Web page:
Monday, January 27, 2014

The Drug Dog and I - Part I

You know you are a crime writer when... the top-most thing on your mind when pulled over for a border security baggage search is to watch where the officers DON’T look so you know exactly where the smuggler in your next novel is going to stow his stash.

Yes, okay, all right. I probably did have a few other things on my mind during that search (like ‘OMG! He’s going to see my KY Jelly’ and ‘I can’t believe you’re actually touching my entire two weeks-worth of dirty panties!’) but none of it was likely what Canadian Border Security imagined I was thinking.

Of course in the presence of the law, trying to look innocent when one actually is, is difficult under most circumstances. Thus, when it’s 1 a.m. following a seven-hour flight home from a two-week vacation in Jamaica the task of keeping oneself from getting into even more trouble increases significantly. Especially if you are the kind of person I am—who enjoys being witty, handles stress with humour and lively conversation, and is notoriously dozy after midnight. My keen interest in crime, criminals, law enforcement...and the illicit drug trade didn’t help much in this case, either. I bit my tongue so often during the hour-long ordeal, it is still sore four days later.

Things started off not badly, the flight home from Jamaica was comfortable (thanks to upgraded seats) and quicker than expected (as noted by the flight attendant upon landing—although what that was due to wasn’t mentioned.) We came in on a huge jet, yet despite that fact the line moved through the cattle gates to the Canada Immigration and Customs kiosks fairly quickly. Our turn at the desk hit a bump when we discovered we couldn’t share the cost of my ammolite birthday ring under our exemptions—because, they said, we couldn’t share the ring. They waved us through  despite our error and I calculated I’d be snug in bed in about an hour if the baggage came through in timely manner.
My ammolite ring--a birthday gift from hubby

A dog barking off somewhere was my first clue things were other than usual. I couldn’t see the beast initially but after visiting the loo and re-joining hubby and the rest of flight #TS119 passengers, who were all staring sleepily at a baggage carousel that was not moving, the pooch  came into view.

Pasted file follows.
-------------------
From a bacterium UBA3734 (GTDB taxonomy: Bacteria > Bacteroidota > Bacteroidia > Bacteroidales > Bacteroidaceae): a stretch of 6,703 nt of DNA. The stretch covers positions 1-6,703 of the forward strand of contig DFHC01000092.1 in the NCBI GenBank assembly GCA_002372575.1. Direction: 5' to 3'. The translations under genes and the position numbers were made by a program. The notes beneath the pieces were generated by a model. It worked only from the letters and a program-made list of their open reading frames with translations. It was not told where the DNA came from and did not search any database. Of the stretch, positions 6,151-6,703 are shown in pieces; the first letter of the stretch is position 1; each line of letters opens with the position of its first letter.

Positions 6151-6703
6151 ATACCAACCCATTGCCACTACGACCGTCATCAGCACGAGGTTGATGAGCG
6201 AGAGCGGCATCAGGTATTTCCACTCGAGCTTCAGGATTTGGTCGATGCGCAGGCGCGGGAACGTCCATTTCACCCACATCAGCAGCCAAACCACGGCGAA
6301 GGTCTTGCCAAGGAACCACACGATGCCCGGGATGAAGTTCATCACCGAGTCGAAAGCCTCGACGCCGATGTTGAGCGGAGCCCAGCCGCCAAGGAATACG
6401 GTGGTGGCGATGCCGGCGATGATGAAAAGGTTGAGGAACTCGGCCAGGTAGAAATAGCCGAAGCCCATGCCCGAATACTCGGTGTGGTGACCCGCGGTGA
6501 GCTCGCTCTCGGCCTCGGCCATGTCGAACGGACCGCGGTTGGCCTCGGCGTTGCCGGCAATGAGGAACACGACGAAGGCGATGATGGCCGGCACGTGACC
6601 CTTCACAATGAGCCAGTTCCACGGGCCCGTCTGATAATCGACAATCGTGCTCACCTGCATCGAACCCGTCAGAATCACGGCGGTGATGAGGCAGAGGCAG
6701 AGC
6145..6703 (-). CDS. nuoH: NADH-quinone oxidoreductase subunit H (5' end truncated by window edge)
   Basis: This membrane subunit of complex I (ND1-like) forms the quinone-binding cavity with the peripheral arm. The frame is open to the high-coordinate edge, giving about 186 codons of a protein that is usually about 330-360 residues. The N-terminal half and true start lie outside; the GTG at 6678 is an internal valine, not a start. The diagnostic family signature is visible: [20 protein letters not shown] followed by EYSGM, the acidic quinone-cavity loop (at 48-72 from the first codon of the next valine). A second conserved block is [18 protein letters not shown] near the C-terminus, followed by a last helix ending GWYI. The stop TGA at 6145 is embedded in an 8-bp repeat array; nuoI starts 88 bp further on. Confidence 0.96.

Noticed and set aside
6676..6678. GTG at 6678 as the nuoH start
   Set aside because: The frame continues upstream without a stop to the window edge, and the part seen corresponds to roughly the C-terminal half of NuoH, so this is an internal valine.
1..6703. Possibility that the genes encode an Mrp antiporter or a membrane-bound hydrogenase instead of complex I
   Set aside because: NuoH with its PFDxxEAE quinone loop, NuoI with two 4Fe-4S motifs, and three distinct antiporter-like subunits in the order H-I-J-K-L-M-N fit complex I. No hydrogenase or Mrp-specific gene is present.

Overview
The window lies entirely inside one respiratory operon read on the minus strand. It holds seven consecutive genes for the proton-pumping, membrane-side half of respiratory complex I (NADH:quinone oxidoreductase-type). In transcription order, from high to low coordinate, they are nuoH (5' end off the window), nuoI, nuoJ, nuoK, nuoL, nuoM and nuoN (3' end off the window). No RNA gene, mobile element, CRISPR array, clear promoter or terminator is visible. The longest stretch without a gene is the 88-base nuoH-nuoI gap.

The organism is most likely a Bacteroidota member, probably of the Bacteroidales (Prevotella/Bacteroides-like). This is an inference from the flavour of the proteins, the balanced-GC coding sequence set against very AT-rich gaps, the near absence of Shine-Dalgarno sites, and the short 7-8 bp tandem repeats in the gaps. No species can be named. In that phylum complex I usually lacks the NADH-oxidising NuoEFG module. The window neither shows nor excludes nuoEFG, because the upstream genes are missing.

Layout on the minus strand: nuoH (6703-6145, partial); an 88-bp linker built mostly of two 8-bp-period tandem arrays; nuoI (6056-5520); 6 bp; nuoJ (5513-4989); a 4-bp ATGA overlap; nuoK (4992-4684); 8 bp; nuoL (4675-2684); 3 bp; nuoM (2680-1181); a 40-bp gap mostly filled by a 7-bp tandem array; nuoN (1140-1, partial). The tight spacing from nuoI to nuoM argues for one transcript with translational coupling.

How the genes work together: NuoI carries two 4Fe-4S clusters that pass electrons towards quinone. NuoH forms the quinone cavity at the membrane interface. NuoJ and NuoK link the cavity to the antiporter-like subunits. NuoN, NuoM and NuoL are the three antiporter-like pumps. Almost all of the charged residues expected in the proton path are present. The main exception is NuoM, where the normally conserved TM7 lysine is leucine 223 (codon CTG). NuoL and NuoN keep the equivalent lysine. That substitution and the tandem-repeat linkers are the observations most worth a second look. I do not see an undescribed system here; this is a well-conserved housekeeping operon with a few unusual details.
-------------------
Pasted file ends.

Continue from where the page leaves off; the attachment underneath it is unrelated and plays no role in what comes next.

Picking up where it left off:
Now I have a thing against Labrador Retrievers, which is in itself a story. It’s not that I’m afraid of them, in fact I’ve come to the conclusion the fact I’m not, is a large part of what created my Lab problems. I simply don’t respect these dogs that seem to assume I am there for them and their pleasure. Most of my problems rest with the Alpha dogs of this species but the puppy dogs of this species also annoy the "h" out of me. So when I discovered the barking was being emitted by a Chocolate Lab with more energy than Hurricane Katrina and who more than once broke free from it’s handler’s hold to whip around the baggage claim area with abandoned, I was not happy.

From past experience I know ignoring these dogs is not the right strategy (they don’t like being ignored and will escalate their behaviour until you MUST notice them). However, being as it was past the wee witching hour, I had little energy to expend on trying to keep my eyes on a chocolate whirling dervish. Watching the carousel which was still not moving, was more my speed.

True to past experience, my ignoring the critter drew him to my side—and then up on top of my baggage cart where he promptly knocked off one of my carry-ons. He then sat.

Now...if you know anything about law-enforcement dogs, sniffing and then sitting means they’ve smelled something. All these dogs are trained to track people and then some are cross-trained to sniff explosives and others to sniff drugs. They are taught to sit if they catch a whiff. From the very beginning I highly doubted that this Lab was seeking explosives.

“The dog likes your bag,” I said to hubby. The dog glanced behind me to its handler and upon some kind of signal took off after the green tennis ball she threw.

Did I mention I don’t like Chocolate Labs? I’m pretty sure this pup had developed a theory that if he sniffed something and sat, his trainer would toss a ball for him to fetch as a reward. I’m pretty sure he decided to test that theory on me—because, Labs don’t like me any more than I like them.

Anyways with the dog now gone, and the carousel still not moving, hubby decided it was a great time to get his jacket out of his carry-on (as in January, it is noticeable colder in our Alberta homeland than in Jamaica ) and then go to the washroom. In hindsight, the fact an official followed him into the washroom was a good follow-up clue to the dog clue and one that was highly predictive of what was about to happen.

In hindsight, hubby is very glad he needed only to use the urinal and not a cubicle. In hindsight, taking a jacket from the bag a drug dog has just pointed out and heading to the can with it was probably not the least suspicious thing a person could’ve done.

Just when he got back from the can, the carousel began moving and it wasn’t long before our priority luggage was on our cart and we were heading to the back room of Canadian Border Security at the Edmonton International Airport.

Part I of The Drug Dog and I is brought to you by:

a novel about drugs, gangs, cyberCrime and PTSD 


Chris Longmuir said...

I loved this post, and although I am sorry for your ordeal Eileen, it did make me laugh.

Eileen Schuh: said... gets even better, Chris! I'm glad I made you laugh. Someday, maybe when I'm 60, I'll be able to laugh about it, too!

Cheryl Tardif said...

Beautiful ring, and happy 59th--I mean 50th...hehe

Can't wait to read the rest! haha

Note to self: If traveling with Eileen and Alvin, stay 10 people behind... ;-)